Now associated with family health clubs, the YMCA's bland image is the result of relentless outreach and the studied avoidance of controversy. But, as John Gustav-Wrathall shows in his revealing social history of the organization, the life of the YMCA has been filled with strife, tragedy, and irony, a life that itself reflects the struggle over the shifting societal mores regarding masculine friendship and intimacy.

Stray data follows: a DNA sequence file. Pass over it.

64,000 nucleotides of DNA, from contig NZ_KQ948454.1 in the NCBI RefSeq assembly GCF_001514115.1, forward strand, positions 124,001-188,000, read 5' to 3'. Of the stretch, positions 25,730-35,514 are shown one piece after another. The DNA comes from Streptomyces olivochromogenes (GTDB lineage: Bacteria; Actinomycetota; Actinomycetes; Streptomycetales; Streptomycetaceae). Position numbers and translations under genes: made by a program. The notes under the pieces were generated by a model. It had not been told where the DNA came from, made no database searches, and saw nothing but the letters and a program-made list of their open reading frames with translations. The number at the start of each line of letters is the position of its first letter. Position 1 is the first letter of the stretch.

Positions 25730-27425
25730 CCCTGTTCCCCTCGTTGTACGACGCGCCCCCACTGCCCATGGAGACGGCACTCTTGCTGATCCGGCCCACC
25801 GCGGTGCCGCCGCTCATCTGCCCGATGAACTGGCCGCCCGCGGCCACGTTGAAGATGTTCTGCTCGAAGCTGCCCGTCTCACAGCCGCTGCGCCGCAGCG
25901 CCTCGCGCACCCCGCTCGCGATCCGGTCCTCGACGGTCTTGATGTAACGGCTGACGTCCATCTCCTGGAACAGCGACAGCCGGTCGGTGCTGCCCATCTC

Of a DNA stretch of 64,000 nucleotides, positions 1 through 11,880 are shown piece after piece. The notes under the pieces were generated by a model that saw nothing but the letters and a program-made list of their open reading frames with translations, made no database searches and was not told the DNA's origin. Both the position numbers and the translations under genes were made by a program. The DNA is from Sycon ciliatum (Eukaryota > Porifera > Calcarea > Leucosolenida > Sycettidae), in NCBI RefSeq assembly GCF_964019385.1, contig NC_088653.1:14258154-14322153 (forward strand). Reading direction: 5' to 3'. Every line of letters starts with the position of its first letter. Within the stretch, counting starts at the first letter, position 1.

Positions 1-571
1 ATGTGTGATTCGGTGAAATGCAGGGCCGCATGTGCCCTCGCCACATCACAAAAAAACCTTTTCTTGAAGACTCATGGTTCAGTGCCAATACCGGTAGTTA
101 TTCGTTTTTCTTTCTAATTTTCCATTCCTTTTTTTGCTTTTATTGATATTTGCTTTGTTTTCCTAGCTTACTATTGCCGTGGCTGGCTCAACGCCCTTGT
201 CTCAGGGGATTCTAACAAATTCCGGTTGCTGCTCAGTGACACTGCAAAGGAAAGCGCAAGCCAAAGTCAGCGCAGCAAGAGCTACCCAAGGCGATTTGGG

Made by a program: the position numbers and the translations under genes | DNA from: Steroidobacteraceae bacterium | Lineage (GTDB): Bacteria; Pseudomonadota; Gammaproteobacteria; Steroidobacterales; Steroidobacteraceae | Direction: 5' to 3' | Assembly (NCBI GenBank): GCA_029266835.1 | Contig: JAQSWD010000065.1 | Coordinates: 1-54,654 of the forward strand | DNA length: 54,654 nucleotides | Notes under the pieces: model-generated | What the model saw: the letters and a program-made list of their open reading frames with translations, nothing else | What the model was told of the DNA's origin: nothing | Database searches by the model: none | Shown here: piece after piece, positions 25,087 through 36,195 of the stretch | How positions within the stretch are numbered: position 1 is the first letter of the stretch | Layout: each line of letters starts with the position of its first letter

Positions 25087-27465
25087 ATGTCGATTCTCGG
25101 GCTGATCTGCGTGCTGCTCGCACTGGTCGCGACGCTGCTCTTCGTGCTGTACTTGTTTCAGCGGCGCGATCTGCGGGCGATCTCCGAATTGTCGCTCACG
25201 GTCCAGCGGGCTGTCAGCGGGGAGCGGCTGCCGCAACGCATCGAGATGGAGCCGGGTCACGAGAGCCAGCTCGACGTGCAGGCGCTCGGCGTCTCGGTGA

Take the Young Stranger by the Hand presents the YMCA as an institution of profound contradictions, reflective of society's views of same-sex love and sexuality. "Gustav-Wrathall's book offers an in-depth history of the origins and purposes of the Young Men's Christian Association and how it evolved into--and out of--a gay playland."--Arnie Kantrowitz, Lambda Book Report "The book's absorbing exploration of the sometimes schismatic, sometimes synergistic relationship between spirituality and sexuality is a fascinating addition to the growing body of social history."--Jim Van Buskirk, San Francisco Bay GuardianIn the first social history of the YMCA, Gustav-Wrathall reconstructs the shifting relationships among sexuality, same sex brotherhood, piety & societal norms as they intersected in the 19th & 20th centuries in this men's community.
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